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Design and build America’s future

The manufacturing industry offers ever-evolving, dynamic career opportunities in the STEM fields. These opportunities are available for students wanting to earn a college degree as well as those who are ready to enter the workforce right after graduation. With opportunities for advancement, on-site job training, tuition reimbursement and competitive salaries and benefits, a career in manufacturing should be on every high school student’s list to consider.

Unfortunately, manufacturers are struggling to find the workforce they need to keep up with the demands of the industry. A big reason for this is a perpetuating myth that manufacturing facilities are full of general laborers who work in unsafe conditions in dead-end jobs. This could not be farther from the truth.

Top 5 reasons to consider a career in manufacturing

Manufacturing is a much more complex and multifaceted industry than many people realize. Today’s advanced manufacturing industry provides opportunities that your parents and grandparents never had. As you begin exploring career options that match your interests and skillset, here are a few more reasons to consider a career in manufacturing.

Work with new technologies

Innovations in the manufacturing industry have helped shape this country. Always on the cutting-edge of technology, manufacturers are constantly designing and implementing new, innovative technologies that will help them run more safely and efficiently. If you like learning about and using new technologies like 3D printing, robotics, internet of things (loT), and more, a career in manufacturing could have limitless potential.

See the results of your work

Manufacturing affects almost everything in our lives. Depending on your job, you could be making products that are used in everyday life or devices that will pave the way for the next medical breakthrough. Regardless, there is a certain satisfaction to being able to say, “I made that.”

Career growth

With a career in manufacturing, you don’t have to worry about getting bored sitting at a desk or working on an assembly line until retirement. In fact, once you get a foot in the door, there are many different pathways for advancing your career. Most companies offer on-site job training, which will allow you the opportunity to advance your skills and knowledge so you can move up in the organization.

Use creativity and problem solving

Although stereotypes of manufacturing often include repetitive work standing at an assembly line for 8 hours a day, today’s manufacturing careers offer so much more. In advanced manufacturing facilities, you are likely to be asked to use fresh, creative thinking to solve problems and improve processes.

Job stability in a high-demand industry

Currently, manufacturers have more jobs available than there are qualified workers. As Baby Boomers continue to retire, and more manufacturing is brought back to the U.S. from overseas, the high demand for hardworking employees is expected to continue. Factor in competitive wages and a career in manufacturing can offer all of the rewards, challenges and long-term benefits that you are looking for in a career.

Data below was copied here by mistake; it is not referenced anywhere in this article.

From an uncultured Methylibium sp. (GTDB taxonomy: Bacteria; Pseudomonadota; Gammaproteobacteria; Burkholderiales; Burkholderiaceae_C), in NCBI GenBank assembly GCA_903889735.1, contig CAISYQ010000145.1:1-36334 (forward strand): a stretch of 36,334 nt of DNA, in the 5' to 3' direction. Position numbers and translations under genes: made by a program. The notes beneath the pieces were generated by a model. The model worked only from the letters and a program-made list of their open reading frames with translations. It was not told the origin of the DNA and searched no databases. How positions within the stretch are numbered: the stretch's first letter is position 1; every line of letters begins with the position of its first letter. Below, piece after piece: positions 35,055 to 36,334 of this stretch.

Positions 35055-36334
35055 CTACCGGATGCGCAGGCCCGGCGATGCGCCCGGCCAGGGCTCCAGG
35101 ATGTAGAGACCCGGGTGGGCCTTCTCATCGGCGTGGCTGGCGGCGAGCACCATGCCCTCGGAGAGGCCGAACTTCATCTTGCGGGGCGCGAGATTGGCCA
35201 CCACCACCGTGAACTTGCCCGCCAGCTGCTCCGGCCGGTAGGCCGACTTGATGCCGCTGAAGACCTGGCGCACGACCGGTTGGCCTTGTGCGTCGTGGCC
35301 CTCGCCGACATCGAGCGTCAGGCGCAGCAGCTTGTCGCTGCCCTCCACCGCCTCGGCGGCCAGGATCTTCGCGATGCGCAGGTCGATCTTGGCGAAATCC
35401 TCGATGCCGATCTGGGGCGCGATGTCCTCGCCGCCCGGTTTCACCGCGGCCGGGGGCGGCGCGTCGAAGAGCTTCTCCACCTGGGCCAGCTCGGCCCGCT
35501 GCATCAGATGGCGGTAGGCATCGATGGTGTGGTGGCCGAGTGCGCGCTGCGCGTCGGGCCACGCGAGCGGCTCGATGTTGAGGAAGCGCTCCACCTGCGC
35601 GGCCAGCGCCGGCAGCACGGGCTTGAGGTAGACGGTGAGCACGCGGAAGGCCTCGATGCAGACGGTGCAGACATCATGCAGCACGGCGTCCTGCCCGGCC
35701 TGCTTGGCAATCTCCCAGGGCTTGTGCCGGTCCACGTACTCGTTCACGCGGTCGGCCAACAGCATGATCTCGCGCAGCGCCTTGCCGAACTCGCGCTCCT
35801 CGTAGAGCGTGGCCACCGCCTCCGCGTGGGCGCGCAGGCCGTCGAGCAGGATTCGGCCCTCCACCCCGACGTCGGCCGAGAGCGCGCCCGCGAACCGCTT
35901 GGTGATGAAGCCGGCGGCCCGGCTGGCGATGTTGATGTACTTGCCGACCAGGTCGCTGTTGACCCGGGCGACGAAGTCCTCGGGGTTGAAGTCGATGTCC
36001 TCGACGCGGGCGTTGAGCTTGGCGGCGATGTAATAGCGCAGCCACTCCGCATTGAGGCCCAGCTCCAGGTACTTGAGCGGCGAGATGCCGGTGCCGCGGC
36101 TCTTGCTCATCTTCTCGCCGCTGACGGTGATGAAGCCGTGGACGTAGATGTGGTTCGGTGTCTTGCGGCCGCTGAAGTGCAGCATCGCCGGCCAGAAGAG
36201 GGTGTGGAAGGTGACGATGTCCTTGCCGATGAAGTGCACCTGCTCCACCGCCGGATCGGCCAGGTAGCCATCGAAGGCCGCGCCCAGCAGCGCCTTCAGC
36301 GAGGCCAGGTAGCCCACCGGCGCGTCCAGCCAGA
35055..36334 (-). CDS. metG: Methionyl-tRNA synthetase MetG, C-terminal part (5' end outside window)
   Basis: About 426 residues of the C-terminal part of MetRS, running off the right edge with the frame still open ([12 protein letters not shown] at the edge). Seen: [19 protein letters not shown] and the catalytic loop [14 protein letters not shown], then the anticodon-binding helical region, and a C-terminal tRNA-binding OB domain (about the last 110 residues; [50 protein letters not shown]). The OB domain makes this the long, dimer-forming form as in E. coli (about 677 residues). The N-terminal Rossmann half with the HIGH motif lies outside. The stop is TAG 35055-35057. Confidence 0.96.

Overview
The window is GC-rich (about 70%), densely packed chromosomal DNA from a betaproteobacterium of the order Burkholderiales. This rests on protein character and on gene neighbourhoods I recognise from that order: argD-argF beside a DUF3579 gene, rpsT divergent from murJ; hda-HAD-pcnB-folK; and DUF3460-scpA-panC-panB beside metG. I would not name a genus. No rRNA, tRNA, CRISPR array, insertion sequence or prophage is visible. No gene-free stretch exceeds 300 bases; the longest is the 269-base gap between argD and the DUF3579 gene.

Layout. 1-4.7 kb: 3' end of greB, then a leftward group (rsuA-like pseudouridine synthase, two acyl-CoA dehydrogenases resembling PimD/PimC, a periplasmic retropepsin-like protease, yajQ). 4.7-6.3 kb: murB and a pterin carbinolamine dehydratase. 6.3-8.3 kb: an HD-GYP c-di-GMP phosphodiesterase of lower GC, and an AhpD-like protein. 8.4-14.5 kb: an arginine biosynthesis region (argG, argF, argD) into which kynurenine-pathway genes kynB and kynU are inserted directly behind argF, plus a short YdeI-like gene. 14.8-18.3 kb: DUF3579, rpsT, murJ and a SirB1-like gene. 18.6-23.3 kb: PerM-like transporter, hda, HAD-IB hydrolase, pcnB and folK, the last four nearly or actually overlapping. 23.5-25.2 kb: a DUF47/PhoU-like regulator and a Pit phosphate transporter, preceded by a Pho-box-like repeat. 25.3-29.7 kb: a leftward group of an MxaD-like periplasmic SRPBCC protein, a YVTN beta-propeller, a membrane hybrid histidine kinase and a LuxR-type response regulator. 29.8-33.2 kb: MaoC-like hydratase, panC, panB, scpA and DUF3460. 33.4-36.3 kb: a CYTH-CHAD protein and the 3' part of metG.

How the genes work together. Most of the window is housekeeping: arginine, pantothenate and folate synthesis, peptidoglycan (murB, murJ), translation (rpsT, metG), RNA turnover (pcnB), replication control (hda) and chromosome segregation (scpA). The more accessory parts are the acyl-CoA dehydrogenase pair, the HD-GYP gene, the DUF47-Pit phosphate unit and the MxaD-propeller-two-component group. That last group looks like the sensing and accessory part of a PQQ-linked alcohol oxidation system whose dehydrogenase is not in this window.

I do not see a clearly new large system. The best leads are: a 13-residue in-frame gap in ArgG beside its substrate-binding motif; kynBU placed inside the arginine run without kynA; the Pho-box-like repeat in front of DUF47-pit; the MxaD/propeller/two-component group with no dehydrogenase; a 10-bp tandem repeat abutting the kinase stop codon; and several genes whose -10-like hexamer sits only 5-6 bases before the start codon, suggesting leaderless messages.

Career Pathways

The manufacturing industry is diverse. It includes smaller facilities that are owned and operated by local families all the way up to large, billion-dollar companies that are publicly traded. These manufacturers may produce textiles, food and beverages, apparel, electronics, furniture, and the list goes on. Similarly, there are many different pathways you can take to earn a career in the manufacturing industry.

Take advantage of Career Technical Education opportunities

Ohio offers many CTE options for students interested in careers in the manufacturing industry. In some schools, these options begin in middle school and continue at the high school level. You can attend a career center for more hands-on learning and can even begin taking college courses before earning your high school diploma.

Start work after graduation

Check any job board and you are sure to find a list of entry-level jobs in manufacturing. These jobs offer competitive salaries and benefits and allow you to take advantage of on-site job training that will help you advance your career. If you are ready to start work after crossing that graduation stage, this may be the pathway for you.

Find an apprenticeship program

Manufacturing apprenticeships allow you to master a skilled trade while working and getting paid. There are many different types of apprenticeship programs, but they are all industry-driven and combine work experience with classroom instruction. Once you complete an apprenticeship program, you will earn a nationally recognized credential that provides a guarantee to employers that you are fully qualified for the job.

Earn a certificate or an advanced degree

There are many highly skilled positions in manufacturing that require advanced education as well as on-site job training. Positions like electrical engineers, quality control analysts and industrial machinery mechanics are just a few examples of jobs requiring higher education. Don’t forget, jobs like human resources, marketing and business management are all part of the manufacturing world as well. If you are worried about student loans, you may find a manufacturer that offers tuition reimbursement or a flexible schedule that will allow you to work while taking classes.


If you are considering a career in manufacturing, there is a wealth of resources that can help you understand the industry and choose a pathway. Some of these can be found on our resources page.  You can also contact us for specific information, or to connect you with additional resources.

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